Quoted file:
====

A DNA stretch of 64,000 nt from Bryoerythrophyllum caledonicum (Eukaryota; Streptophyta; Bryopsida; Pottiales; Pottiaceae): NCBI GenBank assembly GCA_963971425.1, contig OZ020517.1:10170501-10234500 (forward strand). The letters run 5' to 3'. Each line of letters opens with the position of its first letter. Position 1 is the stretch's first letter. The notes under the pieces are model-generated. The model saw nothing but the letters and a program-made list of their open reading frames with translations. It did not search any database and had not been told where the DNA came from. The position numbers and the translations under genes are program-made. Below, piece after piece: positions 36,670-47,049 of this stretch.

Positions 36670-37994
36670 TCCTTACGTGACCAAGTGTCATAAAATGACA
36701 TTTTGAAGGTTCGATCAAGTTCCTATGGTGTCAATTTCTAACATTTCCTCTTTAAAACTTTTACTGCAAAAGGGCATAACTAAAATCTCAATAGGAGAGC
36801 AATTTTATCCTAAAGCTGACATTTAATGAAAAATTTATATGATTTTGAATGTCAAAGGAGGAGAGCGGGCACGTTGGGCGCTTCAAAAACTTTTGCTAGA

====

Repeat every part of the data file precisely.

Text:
A DNA stretch of 64,000 nt from Bryoerythrophyllum caledonicum (Eukaryota; Streptophyta; Bryopsida; Pottiales; Pottiaceae): NCBI GenBank assembly GCA_963971425.1, contig OZ020517.1:10170501-10234500 (forward strand). The letters run 5' to 3'. Each line of letters opens with the position of its first letter. Position 1 is the stretch's first letter. The notes under the pieces are model-generated. The model saw nothing but the letters and a program-made list of their open reading frames with translations. It did not search any database and had not been told where the DNA came from. The position numbers and the translations under genes are program-made. Below, piece after piece: positions 36,670-47,049 of this stretch.

Positions 36670-37994
36670 TCCTTACGTGACCAAGTGTCATAAAATGACA
36701 TTTTGAAGGTTCGATCAAGTTCCTATGGTGTCAATTTCTAACATTTCCTCTTTAAAACTTTTACTGCAAAAGGGCATAACTAAAATCTCAATAGGAGAGC
36801 AATTTTATCCTAAAGCTGACATTTAATGAAAAATTTATATGATTTTGAATGTCAAAGGAGGAGAGCGGGCACGTTGGGCGCTTCAAAAACTTTTGCTAGA